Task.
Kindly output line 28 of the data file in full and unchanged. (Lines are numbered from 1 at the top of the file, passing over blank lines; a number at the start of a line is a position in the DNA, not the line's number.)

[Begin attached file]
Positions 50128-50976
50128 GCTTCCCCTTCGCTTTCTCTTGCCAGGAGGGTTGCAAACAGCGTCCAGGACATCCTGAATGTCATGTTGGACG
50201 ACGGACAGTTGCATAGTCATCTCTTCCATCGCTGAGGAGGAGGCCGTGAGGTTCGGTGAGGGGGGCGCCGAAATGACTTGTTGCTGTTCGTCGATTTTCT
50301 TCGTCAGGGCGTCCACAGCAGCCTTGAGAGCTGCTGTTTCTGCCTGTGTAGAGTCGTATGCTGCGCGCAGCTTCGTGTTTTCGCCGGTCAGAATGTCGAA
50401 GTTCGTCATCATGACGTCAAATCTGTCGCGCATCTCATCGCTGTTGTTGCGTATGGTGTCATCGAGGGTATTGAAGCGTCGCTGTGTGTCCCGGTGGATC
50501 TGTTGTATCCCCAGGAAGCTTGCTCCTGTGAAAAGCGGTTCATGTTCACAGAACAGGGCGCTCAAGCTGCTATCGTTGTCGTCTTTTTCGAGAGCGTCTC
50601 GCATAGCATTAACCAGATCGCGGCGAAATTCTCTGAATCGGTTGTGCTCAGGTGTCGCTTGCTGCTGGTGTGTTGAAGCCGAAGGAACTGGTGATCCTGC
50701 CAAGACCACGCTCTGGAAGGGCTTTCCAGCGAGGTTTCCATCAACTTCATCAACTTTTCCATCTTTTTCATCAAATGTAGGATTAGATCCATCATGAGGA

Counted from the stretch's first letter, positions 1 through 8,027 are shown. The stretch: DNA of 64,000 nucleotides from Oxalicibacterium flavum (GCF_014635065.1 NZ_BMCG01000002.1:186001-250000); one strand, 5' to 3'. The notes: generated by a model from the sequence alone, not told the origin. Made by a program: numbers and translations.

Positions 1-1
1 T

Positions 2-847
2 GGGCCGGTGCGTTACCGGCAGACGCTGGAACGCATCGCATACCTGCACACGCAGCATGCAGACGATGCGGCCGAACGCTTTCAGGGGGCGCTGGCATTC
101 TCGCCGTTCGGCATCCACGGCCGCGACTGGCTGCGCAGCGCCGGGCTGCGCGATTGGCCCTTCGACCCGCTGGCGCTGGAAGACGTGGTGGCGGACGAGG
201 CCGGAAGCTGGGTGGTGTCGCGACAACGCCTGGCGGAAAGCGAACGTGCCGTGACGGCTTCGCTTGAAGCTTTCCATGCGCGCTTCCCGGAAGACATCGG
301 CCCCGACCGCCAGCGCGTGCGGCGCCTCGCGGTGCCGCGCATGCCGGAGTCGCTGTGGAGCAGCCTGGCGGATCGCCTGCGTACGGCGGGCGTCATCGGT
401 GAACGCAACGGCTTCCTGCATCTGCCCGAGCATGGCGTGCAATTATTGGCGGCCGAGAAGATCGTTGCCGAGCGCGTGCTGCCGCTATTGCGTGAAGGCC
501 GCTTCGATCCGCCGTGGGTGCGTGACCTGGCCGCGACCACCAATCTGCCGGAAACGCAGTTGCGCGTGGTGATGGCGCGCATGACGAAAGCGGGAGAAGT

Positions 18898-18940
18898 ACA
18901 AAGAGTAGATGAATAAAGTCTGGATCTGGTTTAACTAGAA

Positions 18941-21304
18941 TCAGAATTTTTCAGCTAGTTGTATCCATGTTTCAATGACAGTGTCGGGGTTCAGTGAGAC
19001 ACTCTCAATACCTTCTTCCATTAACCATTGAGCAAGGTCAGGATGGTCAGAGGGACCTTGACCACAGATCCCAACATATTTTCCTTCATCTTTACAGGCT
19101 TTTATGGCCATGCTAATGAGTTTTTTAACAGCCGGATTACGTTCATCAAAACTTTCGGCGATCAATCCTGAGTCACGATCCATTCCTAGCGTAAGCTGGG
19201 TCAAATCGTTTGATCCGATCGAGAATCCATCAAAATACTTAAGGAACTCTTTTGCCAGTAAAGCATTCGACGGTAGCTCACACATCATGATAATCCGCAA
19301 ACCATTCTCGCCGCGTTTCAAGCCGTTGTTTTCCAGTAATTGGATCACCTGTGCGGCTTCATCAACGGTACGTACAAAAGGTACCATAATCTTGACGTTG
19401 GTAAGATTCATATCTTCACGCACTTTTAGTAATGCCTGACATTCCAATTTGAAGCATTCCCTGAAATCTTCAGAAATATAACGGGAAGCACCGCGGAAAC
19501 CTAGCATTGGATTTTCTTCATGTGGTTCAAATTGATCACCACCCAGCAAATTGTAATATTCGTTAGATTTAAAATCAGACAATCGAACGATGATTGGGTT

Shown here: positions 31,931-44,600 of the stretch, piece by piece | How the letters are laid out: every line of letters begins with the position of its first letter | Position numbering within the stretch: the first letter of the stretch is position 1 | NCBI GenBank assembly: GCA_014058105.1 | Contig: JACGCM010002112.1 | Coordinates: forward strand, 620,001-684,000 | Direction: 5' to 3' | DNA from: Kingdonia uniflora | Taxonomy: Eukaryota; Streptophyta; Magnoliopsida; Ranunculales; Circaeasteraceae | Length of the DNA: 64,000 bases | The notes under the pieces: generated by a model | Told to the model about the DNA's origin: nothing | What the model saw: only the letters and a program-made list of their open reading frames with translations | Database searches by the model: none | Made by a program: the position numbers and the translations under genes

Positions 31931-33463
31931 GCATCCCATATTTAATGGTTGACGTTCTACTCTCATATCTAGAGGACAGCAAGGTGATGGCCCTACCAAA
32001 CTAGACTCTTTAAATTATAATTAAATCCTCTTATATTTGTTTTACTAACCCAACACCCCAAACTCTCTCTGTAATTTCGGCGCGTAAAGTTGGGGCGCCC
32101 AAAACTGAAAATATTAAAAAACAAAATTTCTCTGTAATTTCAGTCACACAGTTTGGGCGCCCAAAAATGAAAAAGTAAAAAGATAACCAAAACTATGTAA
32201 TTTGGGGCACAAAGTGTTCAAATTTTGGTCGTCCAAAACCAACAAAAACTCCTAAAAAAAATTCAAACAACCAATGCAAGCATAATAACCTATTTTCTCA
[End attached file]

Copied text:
19401 GTAAGATTCATATCTTCACGCACTTTTAGTAATGCCTGACATTCCAATTTGAAGCATTCCCTGAAATCTTCAGAAATATAACGGGAAGCACCGCGGAAAC